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GERMANY: Breakdowns Renew Case Against Nuclear Energy

Julio Godoy

BERLIN, Jul 10 2007 (IPS) - A series of technical breakdowns in two of the oldest nuclear power stations in Germany has led to renewed demands to phase out nuclear energy.

Between Jun. 28 and Jul. 7, the nuclear power stations at Kruemmel and Brunsbuettel, both situated in the north of the country some 20km away from the port city Hamburg, were shut several times following technical problems of undetermined gravity.

The Swedish energy giant Vatenfall, which operates both generators, was accused of failing to properly report the accidents to the local government.

Vatenfall finally admitted Jul. 7 that the Brunsbuettel generator, which had been shut down less than a week before, had to be partially taken out of service again due to a concentration of hydrogen in the reactor that had created a risk of explosion.

Earlier, on Jun. 28, a short-circuit led to automatic shutdown of the plant. It started off a fire in one of the plant&#39s transformers, and as a consequence, a second nuclear power station located nearby, Kruemmel, was also automatically shut down.

Vatenfall admitted that inadequate handling of the original problems of Jun. 28 at Brunsbuettel led to a series of disturbances during the following week, which in turn forced the partial shutdowns.

Gitta Trauernicht, minister for social affairs in the federal state of Schleswig Holstein, announced that her administration was considering withdrawal of permission to Vatenfall to operate nuclear power stations in the area.

"According to our laws, dependability and impeccable technical skills are indispensable conditions for operating nuclear power stations," Trauernicht said at a press conference Monday.

"I am going to use all legal instruments at my disposal to sanction these cases," she added. "I won&#39t baulk at taking strong measures against Vatenfall, since its structures appear to be failing."

Vatenfall has just sought a permit to continue operating Brunsbuettel beyond 2009, when the power station is due to go out of service. Brunsbuettel is the oldest nuclear power plant in Germany.

Vatenfall has been facing similar problems at its nuclear power stations in Forsmark in Sweden. In July 2006, one of the Forsmark reactors was shut down after a short-circuit. Lars-Olov Höglund, former construction chief at Vatenfall, said then that this was the most serious nuclear accident since the Chernobyl disaster of 1986.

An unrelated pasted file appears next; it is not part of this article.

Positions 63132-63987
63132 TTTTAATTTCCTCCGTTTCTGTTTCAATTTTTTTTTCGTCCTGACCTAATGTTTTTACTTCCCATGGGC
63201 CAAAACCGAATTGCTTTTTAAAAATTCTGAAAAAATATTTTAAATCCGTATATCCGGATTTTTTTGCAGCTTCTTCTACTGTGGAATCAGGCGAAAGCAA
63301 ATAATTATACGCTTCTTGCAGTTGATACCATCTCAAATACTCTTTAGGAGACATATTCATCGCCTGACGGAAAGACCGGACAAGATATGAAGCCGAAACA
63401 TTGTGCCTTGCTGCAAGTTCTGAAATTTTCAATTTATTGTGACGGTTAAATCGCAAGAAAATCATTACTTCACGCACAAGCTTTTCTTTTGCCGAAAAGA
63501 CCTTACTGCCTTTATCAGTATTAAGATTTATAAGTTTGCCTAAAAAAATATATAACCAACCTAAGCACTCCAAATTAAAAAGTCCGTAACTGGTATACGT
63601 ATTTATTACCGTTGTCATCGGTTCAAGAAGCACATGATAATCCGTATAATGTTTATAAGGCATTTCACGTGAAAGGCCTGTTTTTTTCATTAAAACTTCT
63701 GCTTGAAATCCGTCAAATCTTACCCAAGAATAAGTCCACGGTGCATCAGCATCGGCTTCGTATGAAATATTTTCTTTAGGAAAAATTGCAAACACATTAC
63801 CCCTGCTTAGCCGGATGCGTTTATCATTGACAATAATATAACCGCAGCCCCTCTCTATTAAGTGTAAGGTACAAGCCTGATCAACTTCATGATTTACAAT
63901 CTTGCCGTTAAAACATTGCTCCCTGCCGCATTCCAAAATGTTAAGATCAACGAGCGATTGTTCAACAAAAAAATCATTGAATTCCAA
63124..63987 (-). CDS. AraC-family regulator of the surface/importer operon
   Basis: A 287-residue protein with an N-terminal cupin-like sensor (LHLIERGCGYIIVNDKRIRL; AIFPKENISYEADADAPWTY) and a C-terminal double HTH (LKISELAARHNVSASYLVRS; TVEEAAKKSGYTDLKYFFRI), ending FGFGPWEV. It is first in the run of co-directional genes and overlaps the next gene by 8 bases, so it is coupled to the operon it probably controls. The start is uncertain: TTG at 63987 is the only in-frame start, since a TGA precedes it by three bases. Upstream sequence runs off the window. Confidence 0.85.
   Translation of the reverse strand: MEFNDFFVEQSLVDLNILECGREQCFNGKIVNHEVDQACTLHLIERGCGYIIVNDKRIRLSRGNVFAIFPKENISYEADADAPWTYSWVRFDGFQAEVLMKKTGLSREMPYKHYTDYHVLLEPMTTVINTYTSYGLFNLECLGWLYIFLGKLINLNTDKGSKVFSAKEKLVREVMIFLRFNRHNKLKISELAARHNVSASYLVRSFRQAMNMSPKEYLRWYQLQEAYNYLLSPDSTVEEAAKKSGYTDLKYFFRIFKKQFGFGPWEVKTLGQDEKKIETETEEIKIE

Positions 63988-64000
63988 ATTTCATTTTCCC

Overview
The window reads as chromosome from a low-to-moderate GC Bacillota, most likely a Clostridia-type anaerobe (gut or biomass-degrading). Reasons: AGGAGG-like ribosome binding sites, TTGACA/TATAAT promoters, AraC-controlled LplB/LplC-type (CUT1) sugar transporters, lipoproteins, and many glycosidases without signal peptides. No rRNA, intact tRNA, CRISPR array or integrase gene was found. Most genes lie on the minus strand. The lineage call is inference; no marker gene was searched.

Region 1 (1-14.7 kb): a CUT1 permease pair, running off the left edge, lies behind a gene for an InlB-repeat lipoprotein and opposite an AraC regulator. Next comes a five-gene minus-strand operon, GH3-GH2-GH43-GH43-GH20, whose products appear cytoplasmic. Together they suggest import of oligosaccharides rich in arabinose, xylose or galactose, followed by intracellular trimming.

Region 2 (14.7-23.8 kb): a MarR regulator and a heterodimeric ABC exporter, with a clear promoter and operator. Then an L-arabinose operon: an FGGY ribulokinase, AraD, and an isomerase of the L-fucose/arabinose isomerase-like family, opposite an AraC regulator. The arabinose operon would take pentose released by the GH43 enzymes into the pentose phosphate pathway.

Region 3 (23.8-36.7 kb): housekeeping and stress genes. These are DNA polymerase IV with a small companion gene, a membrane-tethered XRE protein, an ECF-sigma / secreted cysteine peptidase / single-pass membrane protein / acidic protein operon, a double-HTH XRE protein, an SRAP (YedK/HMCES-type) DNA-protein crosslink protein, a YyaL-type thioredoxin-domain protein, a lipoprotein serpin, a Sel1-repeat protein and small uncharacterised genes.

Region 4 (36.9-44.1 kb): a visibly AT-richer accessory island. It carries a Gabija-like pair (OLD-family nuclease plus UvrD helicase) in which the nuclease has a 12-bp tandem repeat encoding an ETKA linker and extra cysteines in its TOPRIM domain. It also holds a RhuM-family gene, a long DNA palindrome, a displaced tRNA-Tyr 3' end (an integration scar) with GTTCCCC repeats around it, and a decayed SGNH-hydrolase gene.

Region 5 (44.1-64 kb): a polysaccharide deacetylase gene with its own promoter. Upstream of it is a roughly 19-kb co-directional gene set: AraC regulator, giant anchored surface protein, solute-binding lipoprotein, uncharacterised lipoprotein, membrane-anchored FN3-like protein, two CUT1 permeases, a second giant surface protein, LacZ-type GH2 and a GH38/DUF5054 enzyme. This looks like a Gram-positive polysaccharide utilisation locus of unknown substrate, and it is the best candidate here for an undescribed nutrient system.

Vatenfall&#39s chief executive officer in Germany, Bruno Thomauske, announced at a press conference that all technical information on the nuclear power stations would be made available on the Internet. "We understand that the public expects swift, comprehensive information," he said.

The recent breakdowns come after an energy &#39summit&#39 of the federal government and major electricity generators to set German&#39s energy policy within the framework of European Union directives to reduce greenhouse gases by 20 percent by 2020.

The summit did not bring concrete results, but now the breakdowns accidents at Brunsbuettel and Kruemel have restarted a debate on further use of nuclear energy.

Some 12.5 percent of the electricity consumed in Germany is generated at nuclear power plants.

The four major companies controlling electricity generation in Germany are asking for revision of a decision taken in 1998 by the former German federal government to phase out the country&#39s oldest nuclear power plants by 2023.

The decision was based on nuclear safety and environmental considerations, especially disposal of radioactive waste.

The 1998 decision to phase out nuclear power by the ruling coalition then of the Social Democratic (SPD) and Green parties, was confirmed in 2005 by the present government, formed by the Christian Democratic Union (CDU) and the SPD.

But leading CDU members have been demanding revision of the phasing out. Christian Wulff, prime minister of the federal state of Lower Saxony, has argued that Germany needs nuclear energy "for the foreseeable future."

But several energy and environmental experts consider nuclear power both dangerous and avoidable. "Nuclear energy is an old, inefficient, dangerous technology," Wolfram Koenig, director of the state agency for radiation protection told IPS. "In the medium term, we won&#39t need it for electricity generation."

Nuclear power makes less than two percent of the total energy consumed worldwide, he said. "According to the United Nations Environmental Programme, some 3,000 new nuclear power plants would be needed to make a noteworthy contribution to reducing greenhouse gases emissions."

But the world&#39s reserves of uranium, needed to fuel these plants, would not suffice to meet such a demand, Koenig said. In addition, he said, the nuclear energy&#39s environmental footprint includes the "unsolved problem of disposal of radioactive waste, the safety considerations associated with the operation of nuclear power plants, and the political risks of internationally spreading a technology which produces material used in atom bombs."

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